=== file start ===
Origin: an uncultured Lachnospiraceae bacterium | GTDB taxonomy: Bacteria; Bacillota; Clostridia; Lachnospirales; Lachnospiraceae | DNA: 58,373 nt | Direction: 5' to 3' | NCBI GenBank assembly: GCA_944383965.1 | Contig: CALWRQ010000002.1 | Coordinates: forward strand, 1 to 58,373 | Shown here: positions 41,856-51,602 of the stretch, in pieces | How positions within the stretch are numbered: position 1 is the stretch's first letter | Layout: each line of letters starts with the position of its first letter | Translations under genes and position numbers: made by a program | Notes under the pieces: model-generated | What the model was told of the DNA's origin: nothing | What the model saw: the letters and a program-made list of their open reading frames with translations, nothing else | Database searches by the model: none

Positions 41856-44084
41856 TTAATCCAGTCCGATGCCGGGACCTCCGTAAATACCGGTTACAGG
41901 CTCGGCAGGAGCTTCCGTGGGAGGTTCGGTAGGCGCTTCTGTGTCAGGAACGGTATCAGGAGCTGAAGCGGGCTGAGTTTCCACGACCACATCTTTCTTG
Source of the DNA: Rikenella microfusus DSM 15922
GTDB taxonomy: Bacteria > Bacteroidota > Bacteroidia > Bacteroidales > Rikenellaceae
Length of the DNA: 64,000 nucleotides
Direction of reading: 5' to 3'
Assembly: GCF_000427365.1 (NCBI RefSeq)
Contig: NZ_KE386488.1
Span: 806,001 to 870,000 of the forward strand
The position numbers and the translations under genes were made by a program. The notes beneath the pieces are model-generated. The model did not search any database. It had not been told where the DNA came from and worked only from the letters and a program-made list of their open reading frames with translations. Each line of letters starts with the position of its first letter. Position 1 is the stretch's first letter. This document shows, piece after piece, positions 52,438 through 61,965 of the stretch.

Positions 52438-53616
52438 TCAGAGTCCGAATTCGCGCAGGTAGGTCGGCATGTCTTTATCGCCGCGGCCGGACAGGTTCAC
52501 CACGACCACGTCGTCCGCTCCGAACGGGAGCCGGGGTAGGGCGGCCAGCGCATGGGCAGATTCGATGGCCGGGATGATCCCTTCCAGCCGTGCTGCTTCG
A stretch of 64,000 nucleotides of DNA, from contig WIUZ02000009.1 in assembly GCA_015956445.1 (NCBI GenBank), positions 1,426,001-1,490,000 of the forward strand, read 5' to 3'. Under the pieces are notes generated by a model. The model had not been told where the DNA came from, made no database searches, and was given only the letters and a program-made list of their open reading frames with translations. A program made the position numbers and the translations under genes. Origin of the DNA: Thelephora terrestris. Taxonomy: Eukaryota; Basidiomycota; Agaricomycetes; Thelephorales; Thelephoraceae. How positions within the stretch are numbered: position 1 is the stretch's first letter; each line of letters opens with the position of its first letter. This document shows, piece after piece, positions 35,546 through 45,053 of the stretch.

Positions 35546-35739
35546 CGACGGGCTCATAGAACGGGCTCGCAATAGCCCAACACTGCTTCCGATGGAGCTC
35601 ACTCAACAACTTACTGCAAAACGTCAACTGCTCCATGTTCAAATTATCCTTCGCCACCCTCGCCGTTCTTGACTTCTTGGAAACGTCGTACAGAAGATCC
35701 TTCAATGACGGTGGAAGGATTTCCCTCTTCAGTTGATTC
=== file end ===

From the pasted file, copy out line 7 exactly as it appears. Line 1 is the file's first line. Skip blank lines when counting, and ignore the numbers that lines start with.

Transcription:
Length of the DNA: 64,000 nucleotides